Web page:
Standard Four empowers students to evaluate images and image sources, and to engage critically with visual materials. Metros and Kristina Woolsey explain the importance of this skill in today's society: "Seeing is no longer believing. A consumer of images must be able to judge accuracy, validity, and worth. This holds particularly true in today's digital age, when images can be effortlessly manipulated, cropped, and disseminated by anyone with a basic drawing package and an Internet connection." Students must learn to cultivate visual judgment through which they can become "constructive critics of visual information." 76 The skills described in Standard Four help students to develop judgment about images as visual communications and as aesthetic, technical, and informational objects.

The learning outcomes in Standard Four ask students to critique a range of visual strategies used to communicate ideas and concepts, and to evaluate the effect of these strategies on image quality and reliability. Students must identify persuasive techniques and visual conventions and assess how these may have been used to convey meaning and influence interpretation. They are challenged to recognize and critique the effect of image editing on the reliability of an image, and consider the ways in which media images can be edited and (re)contextualized to influence viewer interpretation, both subtly and overtly. A key learning outcome in this standard is the ability to determine the accuracy of graphical representations of data and information, especially since visualizations can be produced in myriad ways. For example, it may be necessary to evaluate whether a graphic conveys a credible representation of factual data or determine whether an advertisement reflects a point-of-view or bias that calls for further analysis.

Accompanying text and image source information should be used to help determine an image's accuracy and reliability. Design elements and principles, such as color and composition, and technical characteristics, such as format and resolution, are also factors that determine the overall quality of an image. Judgments must be made about image sources as well, using both traditional criteria such as authority and point of view, and considering evaluations of image and information quality. Students must critique how image sources create contexts and influence image meaning.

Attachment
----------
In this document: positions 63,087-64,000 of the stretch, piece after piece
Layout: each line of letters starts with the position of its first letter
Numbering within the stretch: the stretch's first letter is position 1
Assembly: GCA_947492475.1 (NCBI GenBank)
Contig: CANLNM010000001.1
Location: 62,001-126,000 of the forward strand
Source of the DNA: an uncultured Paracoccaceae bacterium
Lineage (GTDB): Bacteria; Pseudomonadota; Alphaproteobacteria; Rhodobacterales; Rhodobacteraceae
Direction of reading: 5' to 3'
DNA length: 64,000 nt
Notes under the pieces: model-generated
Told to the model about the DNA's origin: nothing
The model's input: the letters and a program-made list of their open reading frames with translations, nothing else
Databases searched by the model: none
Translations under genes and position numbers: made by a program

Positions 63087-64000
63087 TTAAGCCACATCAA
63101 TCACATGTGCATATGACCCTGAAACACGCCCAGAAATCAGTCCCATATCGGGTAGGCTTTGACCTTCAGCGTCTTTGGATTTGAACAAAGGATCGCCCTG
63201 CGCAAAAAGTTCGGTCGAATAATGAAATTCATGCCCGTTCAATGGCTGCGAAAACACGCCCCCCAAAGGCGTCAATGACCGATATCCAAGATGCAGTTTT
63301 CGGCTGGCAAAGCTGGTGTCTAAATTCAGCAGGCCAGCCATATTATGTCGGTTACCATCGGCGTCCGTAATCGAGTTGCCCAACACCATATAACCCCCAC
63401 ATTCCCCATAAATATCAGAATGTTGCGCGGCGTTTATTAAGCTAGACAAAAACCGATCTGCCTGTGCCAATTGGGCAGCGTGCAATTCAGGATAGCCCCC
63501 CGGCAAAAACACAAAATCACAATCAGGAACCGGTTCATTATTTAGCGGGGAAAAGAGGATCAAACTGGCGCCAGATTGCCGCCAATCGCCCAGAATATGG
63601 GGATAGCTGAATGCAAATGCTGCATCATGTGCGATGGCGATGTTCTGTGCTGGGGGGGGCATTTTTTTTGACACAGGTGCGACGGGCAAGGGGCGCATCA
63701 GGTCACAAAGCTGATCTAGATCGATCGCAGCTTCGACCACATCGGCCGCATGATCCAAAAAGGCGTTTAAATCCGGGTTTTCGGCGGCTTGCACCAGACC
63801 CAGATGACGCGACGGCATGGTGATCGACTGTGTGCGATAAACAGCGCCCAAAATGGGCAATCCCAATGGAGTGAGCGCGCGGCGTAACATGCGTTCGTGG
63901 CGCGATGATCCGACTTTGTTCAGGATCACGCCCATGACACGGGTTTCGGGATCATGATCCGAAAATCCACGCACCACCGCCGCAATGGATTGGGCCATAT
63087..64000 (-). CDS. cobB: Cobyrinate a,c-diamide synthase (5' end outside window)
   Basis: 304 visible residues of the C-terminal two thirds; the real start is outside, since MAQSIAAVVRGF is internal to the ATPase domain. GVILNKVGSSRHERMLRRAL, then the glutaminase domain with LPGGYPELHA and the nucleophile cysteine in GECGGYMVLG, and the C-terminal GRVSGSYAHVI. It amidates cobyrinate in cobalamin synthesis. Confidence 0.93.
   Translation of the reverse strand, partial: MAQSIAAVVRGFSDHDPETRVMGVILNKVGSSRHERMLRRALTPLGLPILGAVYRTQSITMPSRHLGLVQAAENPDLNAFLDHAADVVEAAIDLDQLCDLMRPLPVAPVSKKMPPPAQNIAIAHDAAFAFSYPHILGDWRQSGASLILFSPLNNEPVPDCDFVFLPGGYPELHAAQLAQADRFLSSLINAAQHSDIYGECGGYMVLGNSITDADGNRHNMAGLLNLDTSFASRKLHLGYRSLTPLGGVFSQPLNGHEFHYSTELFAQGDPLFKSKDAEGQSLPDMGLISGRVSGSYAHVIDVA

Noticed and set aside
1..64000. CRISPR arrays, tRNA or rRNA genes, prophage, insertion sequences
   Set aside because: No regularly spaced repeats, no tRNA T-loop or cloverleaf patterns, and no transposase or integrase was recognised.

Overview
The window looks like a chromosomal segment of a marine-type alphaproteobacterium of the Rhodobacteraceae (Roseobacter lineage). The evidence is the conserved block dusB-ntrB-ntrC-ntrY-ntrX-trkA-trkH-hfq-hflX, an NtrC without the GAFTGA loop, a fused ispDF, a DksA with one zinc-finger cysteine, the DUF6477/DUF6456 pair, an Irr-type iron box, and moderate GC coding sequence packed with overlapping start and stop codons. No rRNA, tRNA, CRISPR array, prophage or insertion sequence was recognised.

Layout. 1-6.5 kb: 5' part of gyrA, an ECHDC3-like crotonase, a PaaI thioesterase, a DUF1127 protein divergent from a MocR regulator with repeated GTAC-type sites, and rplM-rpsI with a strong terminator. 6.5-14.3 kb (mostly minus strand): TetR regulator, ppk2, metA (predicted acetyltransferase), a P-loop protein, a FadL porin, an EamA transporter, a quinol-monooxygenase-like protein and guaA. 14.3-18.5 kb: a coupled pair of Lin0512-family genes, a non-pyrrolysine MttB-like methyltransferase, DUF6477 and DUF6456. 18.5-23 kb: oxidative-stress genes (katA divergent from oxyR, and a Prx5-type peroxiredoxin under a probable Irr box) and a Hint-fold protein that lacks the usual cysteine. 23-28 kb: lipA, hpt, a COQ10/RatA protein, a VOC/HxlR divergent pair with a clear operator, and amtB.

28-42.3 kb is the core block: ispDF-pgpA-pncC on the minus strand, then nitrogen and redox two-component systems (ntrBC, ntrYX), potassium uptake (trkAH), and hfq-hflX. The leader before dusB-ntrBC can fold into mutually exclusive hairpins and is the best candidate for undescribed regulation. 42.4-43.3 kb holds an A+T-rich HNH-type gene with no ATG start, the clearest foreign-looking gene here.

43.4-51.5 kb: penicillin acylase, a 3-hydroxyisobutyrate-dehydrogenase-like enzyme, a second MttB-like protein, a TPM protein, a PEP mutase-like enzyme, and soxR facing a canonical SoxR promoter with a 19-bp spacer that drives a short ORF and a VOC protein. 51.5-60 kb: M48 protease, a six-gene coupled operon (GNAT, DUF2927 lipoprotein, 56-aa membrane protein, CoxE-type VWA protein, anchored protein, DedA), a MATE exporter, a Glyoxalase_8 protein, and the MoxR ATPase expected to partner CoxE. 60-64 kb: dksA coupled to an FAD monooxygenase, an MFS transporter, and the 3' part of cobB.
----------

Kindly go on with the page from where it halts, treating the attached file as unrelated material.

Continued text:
Librarians have a rich history of working with students to assess the reliability and accuracy of sources and to evaluate information. The image-specific skills described in Standard Four are an extension of the text-based evaluations familiar to most librarians.

These skills are essential for a comprehensive critical evaluation of visual materials. Because the aesthetic and technical characteristics of visual materials are closely intertwined with meaning and worth, librarians are called upon to help students develop all of the various skills used in making judgments about the value of visual materials. As Harris suggests, "information literacy instructors and advocates have become increasingly aware of the fact that students require some of the same assistance provided in relation to written sources as they learn to locate, evaluate, and use images."77 Librarians can help students ask the multifaceted questions necessary to arrive at thoughtful evaluations of images and image sources. [End Page 79]

Standard Five

The visually literate student uses images and visual media effectively.

  1. 1. The visually literate student uses images effectively for different purposes.

  2. 2. The visually literate student uses technology effectively to work with images.

  3. 3. The visually literate student uses problem solving, creativity, and experimentation to incorporate images into scholarly projects.

  4. 4. The visually literate student communicates effectively with and about images.

Standard Five addresses the effective use of images and visual media in academic work.

Students are called upon to use visual materials across the curriculum, yet they often do not have the skills needed to use images appropriately in a scholarly context. An article in The Chronicle of Higher Education quotes Elizabeth Losh as saying that students commonly think that "all they need is something that's got some visual sizzle, and they don't need to address the kinds of research objectives that you might want them to address."78 Standard Five encourages students to approach their use of image content deliberately and to plan strategically for image use within particular projects. Whether in a paper, presentation, multimedia project, or exhibition, students must be able to use images appropriately and effectively in an academic context, aligned with academic objectives.